As an owner of a Grand Rapids startup or Michigan business, it can be tough to figure out what type of business strategy you should implement. Big sales numbers are great but potential to growth is so exciting. Is it better to have a business with a lot of potential for growth or for you to have a business with a lot of sales?
The two are not mutually exclusive. A business can have a high volume of sales and still have a massive amount of growth potential. At the same time you can have a business with little room to grow and have very low sales also.
Think of this like a graphing exercise. Along the horizontal axis you have your business’ growth potential and along the vertical access you measure your business’ sales volume. You can obviously have a business fall into the upper-left quarter of the graph (high sales-low growth) or the lower-right quarter (high growth-low sales). At the same time, some businesses fall into the other two quadrants too.
It is easy to get caught up in the startup madness that you read about. We all read the news of some Silicon Valley start selling for millions of dollars when they barely know how to monetize the product or service and our reactions are always disbelief as to how that can happen. The buyers or investors see the high potential for growth or see the big picture of how to truly monetize the endeavor.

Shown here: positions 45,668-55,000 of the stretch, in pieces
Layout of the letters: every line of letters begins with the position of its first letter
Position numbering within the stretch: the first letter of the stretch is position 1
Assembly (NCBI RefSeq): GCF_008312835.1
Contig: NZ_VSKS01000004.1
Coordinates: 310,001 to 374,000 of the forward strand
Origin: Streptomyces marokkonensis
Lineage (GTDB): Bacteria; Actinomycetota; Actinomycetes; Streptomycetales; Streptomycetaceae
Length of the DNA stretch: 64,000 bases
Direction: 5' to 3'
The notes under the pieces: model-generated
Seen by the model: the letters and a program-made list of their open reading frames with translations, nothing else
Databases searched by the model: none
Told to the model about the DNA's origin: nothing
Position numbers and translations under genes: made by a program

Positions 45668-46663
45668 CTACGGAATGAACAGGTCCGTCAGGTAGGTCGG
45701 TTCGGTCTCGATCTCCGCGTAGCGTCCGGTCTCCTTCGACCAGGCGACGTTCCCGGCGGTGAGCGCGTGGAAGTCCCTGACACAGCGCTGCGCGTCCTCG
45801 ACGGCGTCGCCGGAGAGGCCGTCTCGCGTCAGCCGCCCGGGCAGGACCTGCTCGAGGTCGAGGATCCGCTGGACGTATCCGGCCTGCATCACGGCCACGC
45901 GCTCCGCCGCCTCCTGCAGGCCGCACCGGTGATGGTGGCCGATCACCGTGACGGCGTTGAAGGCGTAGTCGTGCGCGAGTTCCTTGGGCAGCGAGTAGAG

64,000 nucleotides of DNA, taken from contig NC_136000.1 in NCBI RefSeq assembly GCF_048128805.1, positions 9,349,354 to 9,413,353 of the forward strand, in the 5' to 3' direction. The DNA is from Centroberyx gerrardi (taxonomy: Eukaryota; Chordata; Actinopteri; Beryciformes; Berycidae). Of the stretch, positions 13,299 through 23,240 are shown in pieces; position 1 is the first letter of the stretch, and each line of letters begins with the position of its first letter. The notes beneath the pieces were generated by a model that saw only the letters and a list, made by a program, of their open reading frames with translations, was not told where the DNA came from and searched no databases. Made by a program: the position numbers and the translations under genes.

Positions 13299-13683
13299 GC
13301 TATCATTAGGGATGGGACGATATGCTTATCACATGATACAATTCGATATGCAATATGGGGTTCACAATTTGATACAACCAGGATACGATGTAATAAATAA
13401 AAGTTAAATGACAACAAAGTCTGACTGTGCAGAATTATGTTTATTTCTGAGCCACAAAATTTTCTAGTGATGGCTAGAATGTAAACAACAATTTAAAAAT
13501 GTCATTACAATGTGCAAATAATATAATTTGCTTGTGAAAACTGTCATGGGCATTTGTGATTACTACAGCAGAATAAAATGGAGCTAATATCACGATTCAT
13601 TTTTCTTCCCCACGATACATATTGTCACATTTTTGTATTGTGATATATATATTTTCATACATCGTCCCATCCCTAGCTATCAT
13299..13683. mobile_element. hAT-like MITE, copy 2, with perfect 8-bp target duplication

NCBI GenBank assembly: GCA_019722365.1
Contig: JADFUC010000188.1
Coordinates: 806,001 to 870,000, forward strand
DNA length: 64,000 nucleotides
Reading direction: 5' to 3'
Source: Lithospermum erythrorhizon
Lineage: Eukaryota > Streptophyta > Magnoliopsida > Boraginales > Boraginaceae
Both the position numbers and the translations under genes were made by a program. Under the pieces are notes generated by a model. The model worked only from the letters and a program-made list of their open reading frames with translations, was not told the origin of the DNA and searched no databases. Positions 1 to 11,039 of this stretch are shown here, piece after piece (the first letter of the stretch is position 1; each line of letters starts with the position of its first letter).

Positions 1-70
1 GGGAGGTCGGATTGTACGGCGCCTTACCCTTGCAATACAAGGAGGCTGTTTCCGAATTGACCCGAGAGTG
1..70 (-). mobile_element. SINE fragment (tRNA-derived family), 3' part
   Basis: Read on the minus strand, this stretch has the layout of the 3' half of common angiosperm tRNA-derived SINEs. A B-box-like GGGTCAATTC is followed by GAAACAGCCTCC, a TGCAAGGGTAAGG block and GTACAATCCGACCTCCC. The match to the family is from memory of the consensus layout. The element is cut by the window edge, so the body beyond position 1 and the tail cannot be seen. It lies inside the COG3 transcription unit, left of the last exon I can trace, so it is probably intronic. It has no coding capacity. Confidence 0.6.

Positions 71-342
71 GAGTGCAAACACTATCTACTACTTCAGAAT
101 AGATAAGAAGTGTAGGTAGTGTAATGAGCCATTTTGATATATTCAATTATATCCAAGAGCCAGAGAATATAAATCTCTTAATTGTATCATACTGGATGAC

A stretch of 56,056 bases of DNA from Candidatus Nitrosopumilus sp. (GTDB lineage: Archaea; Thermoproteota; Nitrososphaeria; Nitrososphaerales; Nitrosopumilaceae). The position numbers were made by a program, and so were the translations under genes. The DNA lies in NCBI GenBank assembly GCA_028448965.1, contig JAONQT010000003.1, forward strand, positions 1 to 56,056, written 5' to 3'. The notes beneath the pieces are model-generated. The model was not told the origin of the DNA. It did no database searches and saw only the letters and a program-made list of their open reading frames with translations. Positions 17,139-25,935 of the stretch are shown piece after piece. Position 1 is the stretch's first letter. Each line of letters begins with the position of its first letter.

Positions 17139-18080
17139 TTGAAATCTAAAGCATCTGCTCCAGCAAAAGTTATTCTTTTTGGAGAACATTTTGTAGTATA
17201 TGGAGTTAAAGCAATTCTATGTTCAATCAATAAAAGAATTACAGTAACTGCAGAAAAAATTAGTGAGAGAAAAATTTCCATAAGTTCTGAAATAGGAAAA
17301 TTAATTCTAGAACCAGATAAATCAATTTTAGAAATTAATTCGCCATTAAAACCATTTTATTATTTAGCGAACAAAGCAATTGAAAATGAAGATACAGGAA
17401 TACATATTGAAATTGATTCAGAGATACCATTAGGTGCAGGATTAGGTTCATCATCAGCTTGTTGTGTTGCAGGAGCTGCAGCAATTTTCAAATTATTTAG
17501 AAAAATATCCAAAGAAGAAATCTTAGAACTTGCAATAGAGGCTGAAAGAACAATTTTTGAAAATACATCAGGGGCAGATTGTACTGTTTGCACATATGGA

Most businesses (and most startups for that matter) are not playing the same game as those stories. Yet some like to get caught up in the talk of multiples or creating more and more areas of growth in their business. Why is that?
You always need to remember that no one can run their business forever so you have to plan to exit in some way. If that plan is to sell your business, no matter if you are a startup or if you are long standing local business, you need to start thinking about who would be a potential buyer for your business. This list does not need to be specific names. You can think about generic, faceless buyers for this. What are those buyers going to want to see from your business?
Some buyers might want to see hard data that your business has sales and is profitable. Others might be looking for more growth potential because they have the assets to make that growth happen. And maybe they want to see a little of both.
In the end, you do not want to get too fixated on developing growth potential. While we can sometimes believe that the sales pitch of “look at how much growth potential this business has for the right buyer” is sure fire to get top dollar, think of it like selling a house that is a “real fixer-upper.” Some buyers might be interested in developing the potential growth avenues you have developed while others might just want to move in a takeover your successful operation. Remember, even if you can slap an exaggerated 100x multiple on a business but if it has an EBITA of $1, it’s not getting big money.
For more information I growing your business and getting it ready to sell, check out more of the FREE information we offer on The Business Law Group's website.